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Tuned In: Promising pledge breaks

Thursday, April 17, 2003

By Rob Owen, Post-Gazette TV Editor

Tonight WQED-TV is expected to conclude a mini-pledge period necessitated, station executives said, when its March pledge drive was cut short by the start of war in Iraq.

For some viewers, no pledge period is brief enough. For WQED, pledge is increasingly important.

At last month's board of directors meeting, Lilli Moscow, vice president of development and membership, made a presentation showing how WQED compares to other PBS stations with respect to pledge periods.

She surveyed the Top 50 markets and found stations, on average, devoted 57 days to pledge per year. WQED is at 65. But when she narrowed the focus to stations with a comparable number of members -- 40,000 to 50,000 -- the national average was 67 pledge days.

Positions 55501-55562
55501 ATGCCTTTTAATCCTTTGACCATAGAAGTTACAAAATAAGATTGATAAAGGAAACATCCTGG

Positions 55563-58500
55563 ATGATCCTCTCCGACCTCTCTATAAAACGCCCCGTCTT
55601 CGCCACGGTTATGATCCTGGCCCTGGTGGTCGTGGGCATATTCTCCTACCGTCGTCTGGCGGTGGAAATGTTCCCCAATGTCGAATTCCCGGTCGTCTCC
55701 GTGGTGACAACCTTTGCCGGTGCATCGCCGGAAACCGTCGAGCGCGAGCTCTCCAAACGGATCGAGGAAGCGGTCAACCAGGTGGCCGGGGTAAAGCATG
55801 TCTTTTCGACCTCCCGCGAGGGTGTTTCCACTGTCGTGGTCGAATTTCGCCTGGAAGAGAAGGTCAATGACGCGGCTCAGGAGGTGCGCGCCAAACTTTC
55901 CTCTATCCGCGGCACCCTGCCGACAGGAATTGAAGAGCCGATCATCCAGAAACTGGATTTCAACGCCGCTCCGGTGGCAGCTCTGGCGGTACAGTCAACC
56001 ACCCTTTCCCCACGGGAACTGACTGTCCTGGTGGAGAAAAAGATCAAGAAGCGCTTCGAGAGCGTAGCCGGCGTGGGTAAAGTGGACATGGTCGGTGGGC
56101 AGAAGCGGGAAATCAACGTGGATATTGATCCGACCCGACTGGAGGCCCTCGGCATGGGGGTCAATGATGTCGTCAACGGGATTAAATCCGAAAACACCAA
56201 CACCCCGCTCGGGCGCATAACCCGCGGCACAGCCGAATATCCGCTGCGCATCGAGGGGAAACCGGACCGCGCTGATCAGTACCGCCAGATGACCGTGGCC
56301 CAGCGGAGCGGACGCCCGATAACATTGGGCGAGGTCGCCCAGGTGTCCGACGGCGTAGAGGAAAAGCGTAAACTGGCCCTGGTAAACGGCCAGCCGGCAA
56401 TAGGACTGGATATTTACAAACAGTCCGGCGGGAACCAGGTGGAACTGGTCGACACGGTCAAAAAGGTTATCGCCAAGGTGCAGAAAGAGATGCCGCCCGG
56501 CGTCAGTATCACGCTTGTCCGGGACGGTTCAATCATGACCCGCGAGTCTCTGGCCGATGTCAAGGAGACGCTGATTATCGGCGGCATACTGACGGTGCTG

Pledge is becoming more important for stations nationally as a fund-raising tool. In 1999, pledge revenue totaled 42 percent and non-pledge revenue made up 58 percent of individual contributions for WQED. By 2002, there was a 9 percent flip, with 51 percent of members donating through pledge and 49 percent through nonpledge means. That change mirrors a national trend, Moscow said earlier this week.

"All nonprofits endeavor to create value before the purely philanthropic aspects of a contribution," she said. "We have this built-in ability through the products -- DVS, VHS tapes, CDs -- we offer."

As donors look to receive something in return for a contribution, they're shifting from donating to PBS stations by mail to pledging and getting a gift in return.